Her concern may be warranted. In Elkhart County, where
the Perrons' condo is located, 1st Source Corp.'s average mortgage
size fell to $101,250 this March, down 7.1 percent from $109,000
a year ago. That suggests sellers are struggling to get the prices
"I would be afraid of not selling our home and getting
my investment back," Perron says. "We have remodeled the kitchen,
renovated the bathroom.
"We've invested a lot of money in that, and if I'm
not going to get my investment back, I'm not willing to sell it."
Because of potential problems with home prices, this
isn't a good time for borrowers to stretch their budgets at purchase
time, either. Doing so may cost more now than in the past because
of the way private mortgage insurance (PMI) works.
Over the past couple years, buyers were able to put
little money down and buy expensive homes. That results in loans
that have a high loan-to-value (LTV) ratio -- and the expensive
monthly PMI payments that come with those loans. Where homes appreciate
quickly, buyers could get away with the tactic because PMI payments
would quickly vanish. That's because when properties appreciate
quickly; 95 percent LTV loans turn rapidly into 80 percent LTV loans,
and that's the threshold at which most lenders allow borrowers to
waive PMI. But with stable prices and the long amortization schedules
of 30-year loans working against them, borrowers could get stuck
paying an extra $150 or $200 a month in PMI payments for many more
Refinancers and consolidators
Current homeowners who are thinking about refinancing or taking
out home equity loans to consolidate debt while rates are low should
be careful, too. For one thing, some customers who have done so
in the past have gone out again and racked up new credit card debt.
When prices are rising, enough equity becomes available that those
homeowners can refinance again and try to do things right the second
time around. But when prices are falling, the equity isn't there
and the debts can overwhelm them.
"We tell them the truth," says Rhodes, the Charleston
mortgage broker. "It's like, 'At this particular moment in time,
the loan that you're desiring, I just can't do it. You told me the
home was worth $100,000 and it appraised at 90 and you owe 85. This
loan doesn't make sense for you.'
"Unfortunately, that does happen."
Customers who borrow at high loan-to-value ratios
to consolidate debt or make home improvements could end up owing
more than their properties are worth, too. That's because they don't
have equity cushions large enough to absorb price declines. A borrower
in that position faces an array of bad options if a job loss or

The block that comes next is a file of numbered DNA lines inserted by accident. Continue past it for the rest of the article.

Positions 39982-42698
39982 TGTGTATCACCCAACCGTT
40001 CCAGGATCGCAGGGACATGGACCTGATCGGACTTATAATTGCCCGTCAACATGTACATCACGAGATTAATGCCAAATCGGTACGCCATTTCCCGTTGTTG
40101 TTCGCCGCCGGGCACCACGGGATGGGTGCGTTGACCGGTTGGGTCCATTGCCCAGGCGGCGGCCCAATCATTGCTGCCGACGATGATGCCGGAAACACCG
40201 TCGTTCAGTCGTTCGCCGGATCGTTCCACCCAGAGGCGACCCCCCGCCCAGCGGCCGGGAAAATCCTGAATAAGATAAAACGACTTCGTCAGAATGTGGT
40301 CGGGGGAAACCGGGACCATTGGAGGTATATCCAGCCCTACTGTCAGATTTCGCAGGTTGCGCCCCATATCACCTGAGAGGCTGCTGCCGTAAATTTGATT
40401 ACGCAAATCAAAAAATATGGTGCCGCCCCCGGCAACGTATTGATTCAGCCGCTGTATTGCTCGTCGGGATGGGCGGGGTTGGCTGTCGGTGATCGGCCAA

something else forces a home sale:
- Pay the lender the difference between the mortgage
balance and the sale price out of savings;
- Try to negotiate a "short sale" in which the lender
accepts less money at closing than it's owed; or
- Walk away, hand the keys to the lender and end
up with a foreclosure on the credit report.
Homeowners who insist on borrowing anyway may want
to consider making extra mortgage payments so they don't get caught
"upside down" like that. The same holds true for people who already
have a lot of mortgage debt from past loans, but don't think they'll
have to move anytime soon.
"We would always encourage that, making sure that
when they do send extra money in for their mortgage that they specify
it's marked for principal reduction," says George Rienberg, president
at CCCS of Kanawha Valley in Charleston.
But if the economy gets worse and prices collapse,
consumers may want to consider just walking away from their loans,
even though doing so can wreck their credit. In theory, a lender
can come after the personal assets of a borrower who it forecloses
on if the post-foreclosure sale doesn't net enough to pay off the
customer's loan. But the judicial burdens of doing so and the relatively
slim chances of recovery deter many lenders from bothering.
John Burns, a vice president at Meyers Group, recalls
some research he did a while back on the Antelope Valley region
of Los Angeles County in California. When the market there was hot,
builders were selling 5,000 new homes a year and homeowners were
building equity at a healthy clip. But when sales cooled in the
early 1990s, prices collapsed. Homeowners were so deep in the hole
that some handed their keys to their lenders and rented homes across
the street at monthly rents that were substantially lower than their
mortgage payments had been.
"I don't want to sound like an idiot saying it's OK
destroying your credit for seven years, but a lot of people thought
it was the right financial decision for them," Burns says. "If you
only put $5,000 down and your home goes down $20,000 in value and
you decide to give the home back to your lender, you've really only
Burns doesn't expect things will get that bad anytime
soon. After all, median prices rose 4.3 percent nationally between
1999 and 2000, and most economists think the United States will
avoid recession this year. But counselors recommend homeowners and
potential borrowers in today's market follow an old adage: "Hope
for the best; prepare for the worst."
"Obviously as much as we want to encourage homeownership,
I think it's important to also encourage saving," says Perron. "I
would not advise someone to jump into anything now without planning."